- Greenway Trails
Fall is full of events: Catch Me If You Can and Prison Break, Evening at the Amphitheater, the Mayor’s Cup Regatta, etc.
Missouri Department of Conservation
Headquartered in Jefferson City, the Missouri Department of Conservation serves the entire state in sustaining healthy forests, fish, and wildlife. “The department works with landowners, municipalities, and businesses as well as other governmental agencies and non-governmental organizations to conserve Missouri’s forest, fish, and wildlife resources,” says Robert Hemmelgarn, media specialist for Missouri Department of Conservation.
MDC provides outdoor recreational and educational opportunities that help to conserve our state’s forests, fish, and wildlife. Long before this area was known as “Missouri,” these resources provided for the people who lived here. “Today, this connection to the outdoors remains a driving force in our way of life,” Hemmelgarn says. “By working diligently to sustain these resources, we can ensure that the stories and experiences our ancestors found in nature will survive for generations to come.”
MDC works with other agencies at the local and state level, including Jefferson City Parks, Recreation and Forestry. Through their partnership with parks and recreation, MDC maintains fisheries and infrastructure and several local lakes, including Binder Lake, McKay Park Lake, and Hough Park Lake.
Hemmelgarn says MDC is focused on its commitment to managing resources and maintaining infrastructure at existing conservation areas and facilities in Missouri, as opposed to expansion.
One of the most-treasured MDC areas in Jefferson City is Runge Conservation and Nature Center, which has recently undergone a large renovation. “In a single afternoon, you could walk through forests, prairies, wetlands, and glades — and even climb a fire watch tower,” says Hemmelgarn. “Then, you can step inside the nature center and come eye-to-eye with some of Missouri’s wild critters and encounter nature’s wonders through hands-on exhibits, an indoor wildlife viewing area, conservation movies, or peruse the nature library.” This free nature center offers visitors fun and educational events and exhibits that are geared toward all ages. Located just north of Highway 50 and west of Highway 179 and set on 97 acres, the conservation area offers five nature trails of diverse, Missouri-native plant and wildlife communities.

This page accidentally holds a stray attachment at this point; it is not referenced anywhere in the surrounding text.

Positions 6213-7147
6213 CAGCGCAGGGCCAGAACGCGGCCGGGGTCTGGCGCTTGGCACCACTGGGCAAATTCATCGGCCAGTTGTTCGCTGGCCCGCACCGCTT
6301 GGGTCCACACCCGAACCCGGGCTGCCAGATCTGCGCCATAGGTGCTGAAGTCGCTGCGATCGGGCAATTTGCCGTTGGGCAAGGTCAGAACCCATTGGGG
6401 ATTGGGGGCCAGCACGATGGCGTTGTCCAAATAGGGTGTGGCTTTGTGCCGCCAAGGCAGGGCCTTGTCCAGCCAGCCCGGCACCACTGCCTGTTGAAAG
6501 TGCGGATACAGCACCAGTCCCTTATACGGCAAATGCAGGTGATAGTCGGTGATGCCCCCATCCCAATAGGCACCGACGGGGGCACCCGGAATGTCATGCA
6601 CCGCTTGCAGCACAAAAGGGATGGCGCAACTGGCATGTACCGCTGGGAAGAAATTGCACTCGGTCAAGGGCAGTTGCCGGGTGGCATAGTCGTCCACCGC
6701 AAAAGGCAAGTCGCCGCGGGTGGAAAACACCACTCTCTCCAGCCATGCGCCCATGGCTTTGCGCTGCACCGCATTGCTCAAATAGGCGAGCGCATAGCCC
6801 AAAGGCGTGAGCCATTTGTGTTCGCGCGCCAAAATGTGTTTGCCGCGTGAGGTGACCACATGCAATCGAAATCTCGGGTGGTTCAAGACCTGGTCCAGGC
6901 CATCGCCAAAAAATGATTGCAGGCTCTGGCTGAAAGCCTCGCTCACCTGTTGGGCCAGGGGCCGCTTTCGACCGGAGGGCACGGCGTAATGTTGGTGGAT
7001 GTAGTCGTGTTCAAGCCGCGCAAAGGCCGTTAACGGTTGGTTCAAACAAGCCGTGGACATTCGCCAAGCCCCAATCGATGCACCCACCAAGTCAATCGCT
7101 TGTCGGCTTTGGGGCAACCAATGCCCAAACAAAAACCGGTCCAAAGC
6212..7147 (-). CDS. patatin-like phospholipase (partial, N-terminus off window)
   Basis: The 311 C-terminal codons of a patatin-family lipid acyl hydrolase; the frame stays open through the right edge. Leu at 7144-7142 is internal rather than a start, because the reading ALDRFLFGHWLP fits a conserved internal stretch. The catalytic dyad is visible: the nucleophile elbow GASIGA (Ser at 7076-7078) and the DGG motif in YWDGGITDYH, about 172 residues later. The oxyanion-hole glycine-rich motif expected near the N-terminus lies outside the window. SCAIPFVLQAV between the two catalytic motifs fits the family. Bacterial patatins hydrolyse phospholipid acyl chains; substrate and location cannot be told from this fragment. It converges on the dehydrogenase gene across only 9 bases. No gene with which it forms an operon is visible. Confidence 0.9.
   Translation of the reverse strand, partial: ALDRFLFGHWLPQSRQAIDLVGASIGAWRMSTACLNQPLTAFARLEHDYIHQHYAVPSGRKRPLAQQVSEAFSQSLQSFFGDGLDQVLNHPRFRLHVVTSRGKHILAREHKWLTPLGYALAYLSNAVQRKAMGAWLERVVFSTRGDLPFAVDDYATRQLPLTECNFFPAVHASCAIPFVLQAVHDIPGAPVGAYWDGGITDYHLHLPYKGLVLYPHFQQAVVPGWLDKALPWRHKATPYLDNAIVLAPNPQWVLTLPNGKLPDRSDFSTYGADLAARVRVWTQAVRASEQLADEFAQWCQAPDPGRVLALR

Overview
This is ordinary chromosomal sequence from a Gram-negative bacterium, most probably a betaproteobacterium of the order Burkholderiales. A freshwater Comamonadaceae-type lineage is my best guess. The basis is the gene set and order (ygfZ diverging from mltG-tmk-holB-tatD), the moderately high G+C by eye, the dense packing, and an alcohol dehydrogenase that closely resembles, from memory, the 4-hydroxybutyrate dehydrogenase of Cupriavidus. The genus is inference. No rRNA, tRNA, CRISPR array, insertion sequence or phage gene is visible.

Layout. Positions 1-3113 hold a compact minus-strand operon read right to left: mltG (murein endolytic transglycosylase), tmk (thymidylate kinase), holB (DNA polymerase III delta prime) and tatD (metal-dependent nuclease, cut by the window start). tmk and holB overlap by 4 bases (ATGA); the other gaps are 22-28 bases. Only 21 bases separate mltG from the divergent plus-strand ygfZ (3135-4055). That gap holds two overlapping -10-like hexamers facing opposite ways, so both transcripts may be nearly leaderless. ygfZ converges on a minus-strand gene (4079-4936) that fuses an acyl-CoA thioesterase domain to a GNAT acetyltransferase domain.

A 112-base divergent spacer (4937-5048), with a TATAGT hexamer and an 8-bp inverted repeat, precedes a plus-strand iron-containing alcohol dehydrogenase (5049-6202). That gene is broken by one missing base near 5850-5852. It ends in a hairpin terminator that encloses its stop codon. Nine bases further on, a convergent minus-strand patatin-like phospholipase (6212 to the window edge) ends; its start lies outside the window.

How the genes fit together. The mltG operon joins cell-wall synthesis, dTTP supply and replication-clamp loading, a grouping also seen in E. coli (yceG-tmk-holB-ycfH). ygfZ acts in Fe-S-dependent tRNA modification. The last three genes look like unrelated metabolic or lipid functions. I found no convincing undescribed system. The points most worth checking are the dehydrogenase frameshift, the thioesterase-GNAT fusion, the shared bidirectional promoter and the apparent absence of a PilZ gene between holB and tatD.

“If you haven’t visited the Runge Conservation Nature Center recently, I recommend going back,” Hemmelgarn says. “Exhibits are always changing at the nature center, but recent renovations there have brought a whole new world of forest habitat, aquariums and terrariums, new lighting, murals, and interactive learning environments for all ages.”
One area many might not know about or have yet to explore is the Painted Rock Conservation Area. Though it may be a little out of the way (west of Westphalia on Highway 133), this area’s bluff-top views are steeped in history. The area has turned up evidence of being occupied by Native Americans as early as 9,000 years ago.
Exploring a river in the Ozarks by canoe or kayak and leaving behind loud motors is an experience Hemmelgarn also recommends; it opens you up to encountering wildlife and nature in a whole new way. “Those quiet moments when the bass were biting at dusk or when the birds were waking up with the sun on a native glade or when frogs sang me to sleep on a gravel bar — those had a profound impact on me and continue to inform my worldview today,” says Hemmelgarn. “For me, working for the Missouri Department of Conservation means that my energy goes back into preserving those experiences for others. I’m grateful for the opportunity to give back to that cause however I can.
Missouri Department of Conservation
Find other areas to explore and discover nature near you with MDC’s online atlas. Find public fishing opportunities and river accesses and use MDC’s “MO Fishing” app that shows public boat ramps and underwater fish attracting structures.
Runge Conservation Nature Center – Building hours: Tuesday, Wednesday, Friday, Saturday: 8:00 a.m. to 5:00 p.m. and Thursday: 8:00 a.m. to 8:00 p.m. Area Hours: 6 a.m. to 9 p.m. daily (outdoor restrooms open all year when area is open).